I don’t know about you friends, but here in Toronto the weather has been making me miserable (and sick). Freezing one moment, snowy the next, warm(ish) another day and no sun for days. Winter you are making me blue and you’re keeping me indoors, a lot more than normal!

The one good thing about seeing the inside of my apartment all the time, is all the reading and video watching I’m accomplishing. So today’s post is all about some of my favourites, starting with our first article…

WARdrobe: Fashion during World World II via Fashion History Museum

About: Fashion did not stop when war was declared. In the first Paris collections shown after the start of World War II, practical clothes were designed with an eye for beauty. Utilitarian coats and trouser suits, zipper-front jumpsuits and print cotton frocks were cut with a smart look and a sense of style. Life went on between the air raids and women still looked in the mirror. Where hope existed, so did fashion.

Black cotton skirt and red and blue striped cardigan sweater (1944 - 1946)

‘Naomi Parker Fraley, the Real Rosie the Riveter, Dies at 96’ article by The New York Times.

Unsung for seven decades, the real Rosie the Riveter was a California waitress named Naomi Parker Fraley (seen below on the right). Read her story HERE.

The Real Rosie the Riveter
Mrs. Fraley, right, in September 2016 with her younger sister, Ada Wyn Parker Loy. Credit John D. Fraley

Diary of Vilma the Unconquerable-Lost History of Vilma & the Clifton’s Camera Girls

About: In the 1950’s, Vilma penned a vivid account of her single life as she blossomed into womanhood. She worked and played in the glitz and glamour of Old Hollywood and Downtown Los Angeles. As a “Camera Girl” on staff at some of the main tourist attractions of the time such as Clifton’s Cafeteria, The Paris Inn, China Town and The Pike (in Long Beach), she made her living strolling through the crowds with her camera offering a souvenir photo for a keepsake of the exciting nightlife.

Cliftons LA 1940s

The Fastest Feet Dance Competition at The Snowball 2017 in Sweden (this is a MUST watch!)

How Benny Goodman Orchestrated ‘The Most Important Concert In Jazz History’ by NPR

Benny Goodman

By 1938, clarinetist Benny Goodman was already known as “The King of Swing” — the leader of the most popular dance band in America at a time when swing jazz was America’s most popular music. But nobody knew how it would be received in Carnegie Hall, America’s temple to classical music.

Goodman and his supporting cast would go on to claim a new place for jazz on the American cultural scene that night, in what has come to be seen as the most important jazz concert in history.

Read about the Concert HERE and watch some of the highlights below.

How Debbie Reynolds Preserved Movie History: “Hollywood Owes a Huge Debt” by Hollywood Reporter

About: The actress was one of Hollywood’s greatest memorabilia collectors and an early advocate for the preservation of the town’s history.

Debbie Reyonalds and her movie collection

1950s Gangs of New York – Google Arts & Culture

About: Photographer Bruce Davidson investigates a teenage gang in Brooklyn, New York, capturing the spirit of post-war youth culture that inspired the rival gangs of West Side Story.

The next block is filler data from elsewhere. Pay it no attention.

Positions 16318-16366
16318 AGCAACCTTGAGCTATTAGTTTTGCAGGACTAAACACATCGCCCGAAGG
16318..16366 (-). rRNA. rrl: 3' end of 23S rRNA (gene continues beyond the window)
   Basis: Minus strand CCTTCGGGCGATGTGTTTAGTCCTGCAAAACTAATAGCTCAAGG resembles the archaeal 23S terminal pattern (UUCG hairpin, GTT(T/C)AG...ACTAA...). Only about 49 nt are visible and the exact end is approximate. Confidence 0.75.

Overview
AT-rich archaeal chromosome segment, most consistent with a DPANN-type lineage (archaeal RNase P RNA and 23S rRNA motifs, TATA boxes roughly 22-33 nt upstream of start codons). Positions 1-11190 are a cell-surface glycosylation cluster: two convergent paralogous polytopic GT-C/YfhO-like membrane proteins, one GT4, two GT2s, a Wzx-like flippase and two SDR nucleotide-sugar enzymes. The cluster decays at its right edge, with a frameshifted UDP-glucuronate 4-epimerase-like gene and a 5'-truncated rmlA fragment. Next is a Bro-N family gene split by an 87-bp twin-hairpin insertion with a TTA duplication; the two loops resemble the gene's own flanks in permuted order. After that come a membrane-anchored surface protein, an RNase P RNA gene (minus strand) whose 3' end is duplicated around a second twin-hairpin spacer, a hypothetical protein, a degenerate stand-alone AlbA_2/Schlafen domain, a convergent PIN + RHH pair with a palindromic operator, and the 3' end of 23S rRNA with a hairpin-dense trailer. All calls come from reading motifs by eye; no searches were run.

1950s Gangs of New York
Source: Google Arts & Culture


Wildwood Book by Elinor Florence

Some of you might have remembered the book I mentioned on my blog (and had a contest for) called ‘Birds Eye View‘ from Canadian Author Elinor Florence? It is the unforgettable story of an idealistic young woman who joins the air force after her town in Saskatchewan becomes a British Commonwealth Air Training Base during the Second World War. Well I LOVED it (read it twice) and now Elinor is about to release another novel called ‘Wildwood‘ (seen above) and I was able to have an advance read.

About the book: 

Broke and desperate, single mother Molly Bannister of Phoenix, Arizona, accepts the stern condition laid down in her great-aunt’s will: to spend one year in an abandoned farmhouse deep in the remote backwoods of northern Alberta. If she does, she will be able to sell the farm and fund her four-year-old daughter Bridget’s badly needed medical treatments.

With grim determination, Molly teaches herself the basic pioneer skills, chopping firewood and washing her clothes with melted snow. But her greatest perils come from the brutal wilderness itself, from blizzards to grizzly bears. Only the journal written by her courageous great-aunt, the land’s original homesteader (from the 1920’s), inspires her to struggle on.

But there’s another obstacle to her success: an idealistic young farmer, Colin McKay, wants to thwart Molly’s strategy to sell her great-aunt’s farm to an oil company. Will Molly be cheated out of her inheritance after all? Will she and Bridget survive the savage winter, and what comes next? Not only their financial future, but their very lives are at stake.

The story was absolutely wonderful and a must read for all my vintage readers. I especially enjoyed reading about how 1920’s life was for a Canadian Pioneer Woman. Fascinating!

The book releases in February, so pre-order HERE.


We have now reached the end of our roundup for this almost finished month and I hope you enjoyed all my finds. If you have something that you read or watched recently, please share in the comments below. I still have plenty of winter to get thru……



4 comments on “Roundup of My Favorite Vintage Online Reads & Videos-January 2018”

  1. Great round up! I will definitely be checking out that Benny Goodman article, he’s my absolute favourite from the jazz era, as well the Debbie Reynolds one. xx

Leave a Reply

Your email address will not be published.